From 1900-1976, the North of Grand neighborhood had its own fire house, then known as Station #12, at 535 40th St.
It’s now home to a private business, but a discreet “12” historic marker signifies that this two-story brick building had another life. For 75 years, this was the site of the neighborhood fire station. The Des Moines Fire Department opened Fire Station #12 in 1901, years before many homes in the neighborhood were built. Jim Mason, former assistant fire chief, said it was a single house, meaning it had one engine or pumper with a three-man crew per shift. This undated photo provide by Mason shows a crew outside the firehouse, looking north with the Alta Casa apartments (built in 1927).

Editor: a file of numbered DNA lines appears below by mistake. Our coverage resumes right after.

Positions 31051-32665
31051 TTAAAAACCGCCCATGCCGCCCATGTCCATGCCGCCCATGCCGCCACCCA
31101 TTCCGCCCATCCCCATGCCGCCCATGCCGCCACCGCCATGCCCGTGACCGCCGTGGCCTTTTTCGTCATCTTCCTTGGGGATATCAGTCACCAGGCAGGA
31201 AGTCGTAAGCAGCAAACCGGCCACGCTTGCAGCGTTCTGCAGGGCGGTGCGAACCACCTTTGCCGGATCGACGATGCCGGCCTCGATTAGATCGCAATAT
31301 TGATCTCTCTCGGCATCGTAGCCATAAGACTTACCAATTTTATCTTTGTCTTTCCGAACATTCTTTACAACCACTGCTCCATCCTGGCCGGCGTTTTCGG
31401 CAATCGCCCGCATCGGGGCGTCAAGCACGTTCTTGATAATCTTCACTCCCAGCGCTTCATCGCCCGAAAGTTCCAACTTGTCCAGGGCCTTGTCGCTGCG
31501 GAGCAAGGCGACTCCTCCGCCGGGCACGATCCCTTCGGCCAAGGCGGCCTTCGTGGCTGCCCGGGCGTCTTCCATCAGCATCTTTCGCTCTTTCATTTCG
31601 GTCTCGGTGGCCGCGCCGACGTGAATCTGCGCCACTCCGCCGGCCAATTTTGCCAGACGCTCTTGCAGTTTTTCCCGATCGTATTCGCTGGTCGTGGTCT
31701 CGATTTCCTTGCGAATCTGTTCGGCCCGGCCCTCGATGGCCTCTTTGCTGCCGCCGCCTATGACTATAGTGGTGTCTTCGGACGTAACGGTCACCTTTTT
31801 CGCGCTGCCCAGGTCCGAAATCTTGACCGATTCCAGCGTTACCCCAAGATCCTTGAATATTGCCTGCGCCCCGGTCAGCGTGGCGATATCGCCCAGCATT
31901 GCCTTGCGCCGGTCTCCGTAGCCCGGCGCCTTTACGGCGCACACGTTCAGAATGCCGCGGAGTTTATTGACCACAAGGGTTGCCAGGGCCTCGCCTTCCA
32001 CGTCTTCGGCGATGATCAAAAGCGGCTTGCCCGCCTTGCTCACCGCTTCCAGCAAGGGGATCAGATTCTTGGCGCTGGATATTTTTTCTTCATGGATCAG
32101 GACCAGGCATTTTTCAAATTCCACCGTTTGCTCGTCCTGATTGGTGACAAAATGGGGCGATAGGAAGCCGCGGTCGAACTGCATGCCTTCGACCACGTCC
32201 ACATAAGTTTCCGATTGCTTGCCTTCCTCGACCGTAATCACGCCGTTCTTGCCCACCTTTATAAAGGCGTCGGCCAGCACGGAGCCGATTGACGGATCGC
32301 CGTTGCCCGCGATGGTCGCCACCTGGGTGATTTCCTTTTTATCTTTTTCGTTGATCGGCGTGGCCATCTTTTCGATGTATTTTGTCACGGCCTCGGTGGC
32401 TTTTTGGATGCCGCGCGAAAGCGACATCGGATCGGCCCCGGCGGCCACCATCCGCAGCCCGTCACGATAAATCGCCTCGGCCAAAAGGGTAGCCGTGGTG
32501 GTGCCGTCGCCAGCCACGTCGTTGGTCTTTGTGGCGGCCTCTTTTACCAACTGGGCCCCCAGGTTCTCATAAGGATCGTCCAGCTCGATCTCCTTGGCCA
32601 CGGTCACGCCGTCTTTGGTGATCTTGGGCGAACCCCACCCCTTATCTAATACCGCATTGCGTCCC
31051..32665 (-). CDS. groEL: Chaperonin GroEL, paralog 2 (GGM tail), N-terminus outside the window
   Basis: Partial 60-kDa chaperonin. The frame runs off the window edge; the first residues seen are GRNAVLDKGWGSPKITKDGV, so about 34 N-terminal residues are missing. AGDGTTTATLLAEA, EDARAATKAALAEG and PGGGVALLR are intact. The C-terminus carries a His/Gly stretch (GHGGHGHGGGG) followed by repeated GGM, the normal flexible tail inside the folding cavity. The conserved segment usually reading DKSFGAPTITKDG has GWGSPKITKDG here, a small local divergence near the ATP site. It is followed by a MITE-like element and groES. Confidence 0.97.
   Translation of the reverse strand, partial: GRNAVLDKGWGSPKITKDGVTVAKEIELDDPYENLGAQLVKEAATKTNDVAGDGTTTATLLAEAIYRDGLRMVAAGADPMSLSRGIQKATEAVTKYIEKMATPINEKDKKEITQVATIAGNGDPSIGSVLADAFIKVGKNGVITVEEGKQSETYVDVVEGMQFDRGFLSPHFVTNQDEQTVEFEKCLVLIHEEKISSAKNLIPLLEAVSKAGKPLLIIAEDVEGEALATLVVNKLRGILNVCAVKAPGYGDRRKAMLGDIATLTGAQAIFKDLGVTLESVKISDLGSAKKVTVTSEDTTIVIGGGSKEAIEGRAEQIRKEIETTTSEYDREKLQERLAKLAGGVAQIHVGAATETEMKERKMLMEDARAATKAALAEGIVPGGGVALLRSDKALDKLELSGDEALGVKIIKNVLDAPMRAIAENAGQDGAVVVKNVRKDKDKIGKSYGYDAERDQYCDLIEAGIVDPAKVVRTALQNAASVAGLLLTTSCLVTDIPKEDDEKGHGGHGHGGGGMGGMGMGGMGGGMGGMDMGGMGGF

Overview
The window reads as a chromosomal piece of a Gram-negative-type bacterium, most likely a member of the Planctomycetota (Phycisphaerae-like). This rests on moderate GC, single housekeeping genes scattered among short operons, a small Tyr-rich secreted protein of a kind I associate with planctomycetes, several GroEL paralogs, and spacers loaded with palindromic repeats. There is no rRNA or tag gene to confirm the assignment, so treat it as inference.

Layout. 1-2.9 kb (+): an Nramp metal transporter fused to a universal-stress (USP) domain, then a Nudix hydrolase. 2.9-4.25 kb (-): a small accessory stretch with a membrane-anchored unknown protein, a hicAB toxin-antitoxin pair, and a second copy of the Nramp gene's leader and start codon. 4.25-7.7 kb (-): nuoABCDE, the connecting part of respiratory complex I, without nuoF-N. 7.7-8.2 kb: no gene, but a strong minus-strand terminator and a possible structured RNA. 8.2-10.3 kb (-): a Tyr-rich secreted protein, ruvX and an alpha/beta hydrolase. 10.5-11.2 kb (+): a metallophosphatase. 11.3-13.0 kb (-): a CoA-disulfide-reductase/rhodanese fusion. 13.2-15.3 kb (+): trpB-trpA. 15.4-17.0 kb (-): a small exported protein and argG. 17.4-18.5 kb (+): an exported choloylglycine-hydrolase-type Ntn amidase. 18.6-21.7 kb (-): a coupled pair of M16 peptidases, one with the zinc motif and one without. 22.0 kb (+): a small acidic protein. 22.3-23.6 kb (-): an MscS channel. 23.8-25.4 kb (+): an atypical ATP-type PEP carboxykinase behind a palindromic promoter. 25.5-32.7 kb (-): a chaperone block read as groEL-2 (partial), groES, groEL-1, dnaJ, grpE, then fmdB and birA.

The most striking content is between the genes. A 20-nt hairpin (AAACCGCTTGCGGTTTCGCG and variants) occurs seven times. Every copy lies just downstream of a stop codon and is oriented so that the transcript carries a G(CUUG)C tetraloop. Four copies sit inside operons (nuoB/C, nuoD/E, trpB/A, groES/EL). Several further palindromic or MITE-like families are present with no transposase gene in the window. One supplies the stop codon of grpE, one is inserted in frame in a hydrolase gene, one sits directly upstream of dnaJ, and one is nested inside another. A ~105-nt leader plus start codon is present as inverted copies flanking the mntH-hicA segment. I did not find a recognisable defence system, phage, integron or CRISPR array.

The station closed in 1976 as part of a wave of closures or consolidations throughout Des Moines. On Oct. 18, 1976, Pat Murray, then assistant fire chief, wrote the last daily journal entry for the firehouse: “Station Closed — Men transferred to other stations — New 5 opened.” Since then, the folks at Fire Station #5 have provided emergency assistance.
If not for the work of several people, the building would long ago have been razed. It was Dr. Dennis Lowman and his partners at Oral Surgeons P.C., who purchased the firehouse when others wanted to tear it down to expand their parking. The firehouse sat vacant for over a decade, and the structure began to deteriorate. Around 1990, Dr. Carithers bought the property and spent $500,000 restoring it. In the waiting room today, the original brass fire pole and fire gong remain, as well as an 10-foot-wide arched stained-glass window above the reception desk. Dr. Carithers said the window, found in the attic, was originally in the arch of the front doorway. In 1994, local architect Bryan Shiffler was recognized for rehabilitation of the fire house by the City of Des Moines Excellence in Historic Preservation Awards Commercial/Institutional Exterior Adaptive Reuse.